Dandelion

Dandelion has traditionally been used as a diuretic, and preliminary research suggests that it may help improve liver and gallbladder function. Of noteworthy nutritional value, dandelion is chock full of vitamins A, B6, C, D and K plus minerals, such as iron, potassium, zinc, and higher levels of beta carotene than carrots.

Virtually no part of the dandelion plant goes to waste as the root, leaves and flowers are all edible and used for therapeutic purposes. Try steeping the roots to make dandelion tea, sautéing the flowers as a side or adding the raw leaves to your favorite salad.

Milk Thistle

The herb most commonly recommended for supporting liver function is milk thistle. Its active compound, silymarin, has been clinically proven to stabilize cellular membranes and stimulate detoxification pathways. It also has anti-inflammatory effects, and some studies suggest that it may even help the liver regenerate tissue.

Because silymarin is not very water-soluble or absorbed well by the body, most milk thistle products are standardized preparations containing 70 to 80 percent silymarin.

 

Red Clover

Red clover has long been harvested for use in a variety of preparations, including teas, tinctures, capsules and topical products. The blossoms support liver function by stimulating bile production and act as an effective diuretic, helping to cleanse the blood and rid the body of excess fluids. They’re rich in isoflavones — water-soluble compounds that have estrogen-like effects and improve circulation, heart health, and menopause symptoms.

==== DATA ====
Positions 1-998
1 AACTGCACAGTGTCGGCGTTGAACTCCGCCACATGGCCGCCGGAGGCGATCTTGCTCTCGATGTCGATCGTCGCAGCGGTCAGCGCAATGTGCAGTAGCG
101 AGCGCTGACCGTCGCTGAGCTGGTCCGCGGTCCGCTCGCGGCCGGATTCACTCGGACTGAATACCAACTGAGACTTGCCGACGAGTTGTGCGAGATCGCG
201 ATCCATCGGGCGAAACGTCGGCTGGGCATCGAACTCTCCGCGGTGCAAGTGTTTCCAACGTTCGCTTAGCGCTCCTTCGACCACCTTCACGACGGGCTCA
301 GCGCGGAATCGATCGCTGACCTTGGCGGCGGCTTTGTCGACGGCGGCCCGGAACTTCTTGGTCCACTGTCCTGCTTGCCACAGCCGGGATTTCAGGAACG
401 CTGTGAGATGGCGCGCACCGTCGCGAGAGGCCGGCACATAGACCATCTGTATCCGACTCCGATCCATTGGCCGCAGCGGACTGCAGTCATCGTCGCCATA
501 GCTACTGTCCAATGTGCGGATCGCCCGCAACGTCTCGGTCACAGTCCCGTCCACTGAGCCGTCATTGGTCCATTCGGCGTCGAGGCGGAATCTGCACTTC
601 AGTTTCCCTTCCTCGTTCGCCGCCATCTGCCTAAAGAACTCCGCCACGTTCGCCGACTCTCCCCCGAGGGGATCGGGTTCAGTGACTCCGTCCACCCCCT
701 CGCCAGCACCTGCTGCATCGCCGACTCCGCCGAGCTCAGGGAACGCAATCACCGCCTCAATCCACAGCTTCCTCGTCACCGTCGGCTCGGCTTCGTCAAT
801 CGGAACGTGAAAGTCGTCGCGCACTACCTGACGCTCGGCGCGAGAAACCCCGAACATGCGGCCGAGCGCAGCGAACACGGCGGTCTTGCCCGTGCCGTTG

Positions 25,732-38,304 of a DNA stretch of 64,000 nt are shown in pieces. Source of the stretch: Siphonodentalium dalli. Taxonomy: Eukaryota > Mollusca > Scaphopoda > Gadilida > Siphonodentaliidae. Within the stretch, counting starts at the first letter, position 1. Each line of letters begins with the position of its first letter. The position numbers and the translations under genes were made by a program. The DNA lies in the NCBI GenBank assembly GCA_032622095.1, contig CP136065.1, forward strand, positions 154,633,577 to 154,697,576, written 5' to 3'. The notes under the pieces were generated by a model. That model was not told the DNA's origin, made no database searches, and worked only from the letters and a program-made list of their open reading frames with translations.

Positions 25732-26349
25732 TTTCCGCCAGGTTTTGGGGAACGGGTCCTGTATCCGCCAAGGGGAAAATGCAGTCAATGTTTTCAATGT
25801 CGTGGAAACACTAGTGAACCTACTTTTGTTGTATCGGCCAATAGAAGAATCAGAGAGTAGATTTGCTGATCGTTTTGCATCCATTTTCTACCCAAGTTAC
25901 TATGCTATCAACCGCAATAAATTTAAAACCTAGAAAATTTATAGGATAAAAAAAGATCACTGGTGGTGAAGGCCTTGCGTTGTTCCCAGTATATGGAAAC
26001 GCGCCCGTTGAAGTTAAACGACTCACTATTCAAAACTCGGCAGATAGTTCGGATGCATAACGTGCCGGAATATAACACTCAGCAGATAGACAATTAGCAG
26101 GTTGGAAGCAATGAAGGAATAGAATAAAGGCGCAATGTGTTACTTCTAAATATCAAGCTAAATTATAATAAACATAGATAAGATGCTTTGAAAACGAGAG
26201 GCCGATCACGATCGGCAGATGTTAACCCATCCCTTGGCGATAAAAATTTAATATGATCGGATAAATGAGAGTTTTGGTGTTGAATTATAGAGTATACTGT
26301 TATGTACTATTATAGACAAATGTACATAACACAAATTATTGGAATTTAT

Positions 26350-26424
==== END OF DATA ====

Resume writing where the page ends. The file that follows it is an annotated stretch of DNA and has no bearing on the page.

Red clover is also a valuable source of many nutrients, including calcium, chromium, magnesium, niacin, phosphorus, potassium, thiamin, and vitamin C.

Turmeric

Turmeric is a plant in the ginger family that has been widely used in Ayurvedic and Chinese medicine to treat digestion and liver disorders. Curcumin is the powerful phytochemical component that gives turmeric its distinctive bright yellow color and stimulates the production of bile by the gallbladder. Bile eliminates toxins in the liver and rejuvenates cells that break down harmful compounds. 

Curcumin is also recognized for its anti-inflammatory and anti-oxidative effects. Studies show it may even be useful in preventing and treating cancer and Alzheimer’s disease. To get the most health benefit, you need more than an occasional sprinkle of turmeric, so a supplement may be the way to go. But cooking with turmeric can be delightful and advantageous.

Its earthy taste enhances pasta, grains, soups, eggs, beans and leafy green sautés. For a quick, added boost of effectiveness, season your turmeric-containing dish with black pepper. A study published in Clinical Pharmacokinetics showed that ingesting curcumin in combination with piperine, the alkaloid in pepper, increased the bioavailability of curcumin by a staggering 2000%.